by Dan Gibson
This hits a little too close to home, for sure:
On Jan. 8, 2011, we as a society were shocked and dismayed when 19 people, including Rep. Gabrielle Giffords, a Democratic congresswoman from Arizona's 8th District, were shot during a public meeting outside a local supermarket. Six people were killed and Rep. Giffords suffered a near-fatal head wound. In the wake of this national tragedy, there seemed to be a clarion call to have an open dialogue about gun control, a thoughtful conversation about the way this country treats its mentally ill, and a long overdue discussion about the consequences of overly inflammatory political rhetoric.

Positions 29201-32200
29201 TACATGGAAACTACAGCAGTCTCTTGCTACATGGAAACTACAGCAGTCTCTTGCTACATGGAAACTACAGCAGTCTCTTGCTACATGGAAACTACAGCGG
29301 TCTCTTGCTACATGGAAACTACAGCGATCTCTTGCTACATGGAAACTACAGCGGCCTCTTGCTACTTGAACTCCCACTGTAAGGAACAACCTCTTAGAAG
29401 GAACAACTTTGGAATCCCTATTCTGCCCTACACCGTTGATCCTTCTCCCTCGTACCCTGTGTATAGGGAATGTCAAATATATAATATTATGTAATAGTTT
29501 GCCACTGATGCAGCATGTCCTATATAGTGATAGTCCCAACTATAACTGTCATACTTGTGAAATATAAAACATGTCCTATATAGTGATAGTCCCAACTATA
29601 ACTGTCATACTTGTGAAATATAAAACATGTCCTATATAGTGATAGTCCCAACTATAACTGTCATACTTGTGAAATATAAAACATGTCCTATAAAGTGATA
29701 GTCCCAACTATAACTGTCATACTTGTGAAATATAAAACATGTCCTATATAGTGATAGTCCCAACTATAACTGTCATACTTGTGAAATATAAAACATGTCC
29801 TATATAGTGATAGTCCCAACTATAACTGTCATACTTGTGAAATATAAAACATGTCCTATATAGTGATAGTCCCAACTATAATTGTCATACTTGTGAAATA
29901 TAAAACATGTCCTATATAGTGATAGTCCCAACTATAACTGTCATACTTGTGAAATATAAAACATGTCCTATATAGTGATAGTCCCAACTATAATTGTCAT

Well, seeing as I haven't heard so much as a word about any of those topics in the past three months, I'm going to go ahead and assume that at some point we thoroughly explored those complex issues, resolved them, and are now living our lives based on the lessons we learned from the in-depth conversations I assume we had.
After all, if the crucial, imperative questions raised by this shooting—and there were many—hadn't been satisfactorily answered, we'd still be discussing them, right?